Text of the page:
Thanks to the pandemic, Abby Fry – along with many other post-secondary students – won’t have the university experience she envisioned.
“You know, the orientation, frosh week, getting to meet all these new people and the residence experience,” Fry said Thursday (Sept. 3), as she shared her disappointment with the impact the COVID-19 pandemic has had on her post-secondary journey.
But rather than dwell on what she’s missing, Fry – who graduated from Earl Marriott Secondary – is channelling her disappointment into an effort to fill some of that gap for both herself and other students.
Working with her mom, Karen Shibley-Fry, the 18-year-old is launching a ‘Study Hub’ – a dedicated space for post-secondary students to study and connect in a space they can call their own.
Described as a “clean, quiet, socially-distanced environment,” the Study Hub will take over the four-bedroom Stage House at Camp Alexandra in Crescent Beach as of Sept. 14, offering a “bubble” of 20 students the opportunity to book three-hour slots of time in one of four study rooms, each of which is to be routinely sanitized.
Each room has appropriate spacing for two students (the beds fold up against the walls, creating space for a desk or table and chairs), and each student can reserve up to two study slots per day. The rooms are to be open from Monday to Thursday, from 9 a.m. till noon and 12:30-3:30 p.m. There is also a lounge area, washroom facilities and, of course, the beach is a short walk away.
Fry – who was accepted into Queen’s University – said she and her mom came up with the Study Hub idea while pondering alternatives to Fry staying in residence at Queen’s. Due to the pandemic, there are no double or economy rooms available on the campus, so students who opt to stay must pay the full fee – $15,000-plus per year – she said. And, they won’t have access to any cafés or common areas, she added.
“It’s not very appealing to pay that much money when you’re going to be somewhere where you’re basically locked down in a shoebox,” Fry said. “I’ve heard really good things about it, but to be in that space all the time… it wasn’t very appealing from that aspect.
“So this is the alternative for that.”
Shibley-Fry, who used to run youth leadership and other programs at the camp, described the set-up as “like a mini-dorm.”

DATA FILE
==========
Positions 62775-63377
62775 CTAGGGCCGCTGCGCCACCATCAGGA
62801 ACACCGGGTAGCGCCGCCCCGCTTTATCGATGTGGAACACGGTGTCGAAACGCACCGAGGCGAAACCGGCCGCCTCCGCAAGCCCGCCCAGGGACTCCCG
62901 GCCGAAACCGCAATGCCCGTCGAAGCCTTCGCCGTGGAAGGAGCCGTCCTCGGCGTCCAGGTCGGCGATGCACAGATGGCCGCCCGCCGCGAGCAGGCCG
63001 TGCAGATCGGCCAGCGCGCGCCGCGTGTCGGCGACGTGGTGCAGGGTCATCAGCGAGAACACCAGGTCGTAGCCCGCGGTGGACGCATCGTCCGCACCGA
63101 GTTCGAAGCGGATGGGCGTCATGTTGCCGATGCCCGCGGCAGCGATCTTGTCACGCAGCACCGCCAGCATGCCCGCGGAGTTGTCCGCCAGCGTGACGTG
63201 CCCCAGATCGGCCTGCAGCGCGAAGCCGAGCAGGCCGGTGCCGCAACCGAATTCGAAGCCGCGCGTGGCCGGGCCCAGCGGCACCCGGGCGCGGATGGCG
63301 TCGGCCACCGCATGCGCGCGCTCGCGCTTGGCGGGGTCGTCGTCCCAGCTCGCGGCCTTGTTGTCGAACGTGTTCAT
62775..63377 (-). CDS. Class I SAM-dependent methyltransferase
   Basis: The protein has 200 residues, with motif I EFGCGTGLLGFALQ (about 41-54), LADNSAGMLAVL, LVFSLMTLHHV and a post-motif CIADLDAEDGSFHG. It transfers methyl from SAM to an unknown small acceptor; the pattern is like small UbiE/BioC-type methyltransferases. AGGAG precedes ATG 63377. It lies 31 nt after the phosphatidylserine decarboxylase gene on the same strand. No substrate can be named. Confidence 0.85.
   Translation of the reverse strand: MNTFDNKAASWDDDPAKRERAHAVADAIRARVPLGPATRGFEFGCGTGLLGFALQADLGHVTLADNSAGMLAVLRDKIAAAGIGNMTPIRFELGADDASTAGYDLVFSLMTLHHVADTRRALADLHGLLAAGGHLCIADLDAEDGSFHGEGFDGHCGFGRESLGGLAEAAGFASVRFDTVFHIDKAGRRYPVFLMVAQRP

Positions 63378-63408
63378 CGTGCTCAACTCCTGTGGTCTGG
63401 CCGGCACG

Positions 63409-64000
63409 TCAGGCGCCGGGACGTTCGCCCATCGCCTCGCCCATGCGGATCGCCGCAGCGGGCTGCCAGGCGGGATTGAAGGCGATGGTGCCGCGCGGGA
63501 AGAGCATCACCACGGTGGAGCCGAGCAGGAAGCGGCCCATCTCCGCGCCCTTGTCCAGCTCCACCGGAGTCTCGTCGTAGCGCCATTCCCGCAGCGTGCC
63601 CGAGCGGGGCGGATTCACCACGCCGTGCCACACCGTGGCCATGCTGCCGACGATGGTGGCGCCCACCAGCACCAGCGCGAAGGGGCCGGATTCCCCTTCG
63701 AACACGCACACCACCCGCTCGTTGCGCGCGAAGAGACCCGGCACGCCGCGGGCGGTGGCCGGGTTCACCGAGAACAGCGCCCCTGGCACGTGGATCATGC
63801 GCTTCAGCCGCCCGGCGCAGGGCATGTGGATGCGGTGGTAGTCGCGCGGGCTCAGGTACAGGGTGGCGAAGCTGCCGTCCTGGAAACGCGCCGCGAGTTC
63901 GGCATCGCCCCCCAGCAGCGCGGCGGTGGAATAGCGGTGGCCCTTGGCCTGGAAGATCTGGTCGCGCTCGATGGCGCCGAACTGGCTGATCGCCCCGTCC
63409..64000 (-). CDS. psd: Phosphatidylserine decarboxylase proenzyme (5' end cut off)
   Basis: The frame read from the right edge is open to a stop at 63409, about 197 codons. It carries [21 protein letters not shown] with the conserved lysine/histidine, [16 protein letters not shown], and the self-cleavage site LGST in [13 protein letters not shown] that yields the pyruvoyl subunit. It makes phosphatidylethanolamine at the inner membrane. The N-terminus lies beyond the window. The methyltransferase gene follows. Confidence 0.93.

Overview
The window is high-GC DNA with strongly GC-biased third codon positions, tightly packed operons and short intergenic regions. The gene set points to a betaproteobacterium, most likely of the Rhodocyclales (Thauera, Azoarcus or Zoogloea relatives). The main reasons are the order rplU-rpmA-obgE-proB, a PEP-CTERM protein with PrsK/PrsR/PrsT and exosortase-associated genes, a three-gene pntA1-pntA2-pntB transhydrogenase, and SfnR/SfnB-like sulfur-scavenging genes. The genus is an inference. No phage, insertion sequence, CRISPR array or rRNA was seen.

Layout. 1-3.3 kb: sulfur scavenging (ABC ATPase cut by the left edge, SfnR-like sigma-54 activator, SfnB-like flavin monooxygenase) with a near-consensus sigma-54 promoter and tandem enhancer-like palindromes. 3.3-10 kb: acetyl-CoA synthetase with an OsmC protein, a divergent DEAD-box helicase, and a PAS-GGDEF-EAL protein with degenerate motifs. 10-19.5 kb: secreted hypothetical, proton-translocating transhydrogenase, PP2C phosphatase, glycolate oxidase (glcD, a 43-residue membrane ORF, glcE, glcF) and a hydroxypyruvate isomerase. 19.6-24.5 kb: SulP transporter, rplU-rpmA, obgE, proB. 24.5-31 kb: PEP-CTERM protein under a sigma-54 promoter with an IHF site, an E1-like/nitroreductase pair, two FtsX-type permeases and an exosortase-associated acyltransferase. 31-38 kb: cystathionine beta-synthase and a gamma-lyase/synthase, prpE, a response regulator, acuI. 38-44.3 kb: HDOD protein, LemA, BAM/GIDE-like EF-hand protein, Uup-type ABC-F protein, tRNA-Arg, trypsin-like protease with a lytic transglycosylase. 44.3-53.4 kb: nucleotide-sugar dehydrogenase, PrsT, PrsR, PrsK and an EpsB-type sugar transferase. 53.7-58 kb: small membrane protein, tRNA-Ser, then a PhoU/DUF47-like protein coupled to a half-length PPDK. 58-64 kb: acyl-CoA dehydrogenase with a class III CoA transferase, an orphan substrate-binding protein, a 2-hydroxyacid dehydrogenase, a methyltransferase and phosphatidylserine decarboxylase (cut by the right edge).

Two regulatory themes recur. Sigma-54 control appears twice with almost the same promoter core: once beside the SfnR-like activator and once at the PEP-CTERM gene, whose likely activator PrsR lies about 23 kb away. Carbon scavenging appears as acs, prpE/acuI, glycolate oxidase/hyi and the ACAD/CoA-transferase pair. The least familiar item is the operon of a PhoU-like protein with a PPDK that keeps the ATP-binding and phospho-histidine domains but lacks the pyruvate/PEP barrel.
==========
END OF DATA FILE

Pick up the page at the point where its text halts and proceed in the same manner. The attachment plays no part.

“So that kids can get to know each other, have a place to study and have it be their place to go.”
The mother-daughter team has secured some sponsorship for the hub’s rental – from Peak Construction – but still need funds to properly furnish the space and purchase sundry supplies, including masks and sanitizer.
“It’s all going to be as carefully planned as we can,” Shibley-Fry said.
So far, around a half dozen students have expressed interest in using the Study Hub, but “we are definitely, definitely, definitely looking for many more students,” said Fry. There is no cost to reserve, but those who sign up must show government ID and proof of post-secondary enrolment. And, they’ll be expected to take the opportunity seriously, she added – two unexplained no-shows on a reservation will end a student’s access to the Hub.
The term is set to run until December, and could resume in the new year – and possibly even expand – if the interest and sponsorship is there. The key idea for now is to create the space.
“It’s really hard to study from home,” Fry said. “I know there are lots of people like me who don’t have an actual office space, who are working at their breakfast table, at their dining table, at a tiny little desk in their room – like me.
“Depending on the nature of the virus in the fall… there might be more students who will be staying home for the foreseeable future, so having these kind of venues available to them is just such an important thing.”
For more information on signing up for the Study Hub or becoming a sponsor, call 778-384-3744 or 604-512-9480.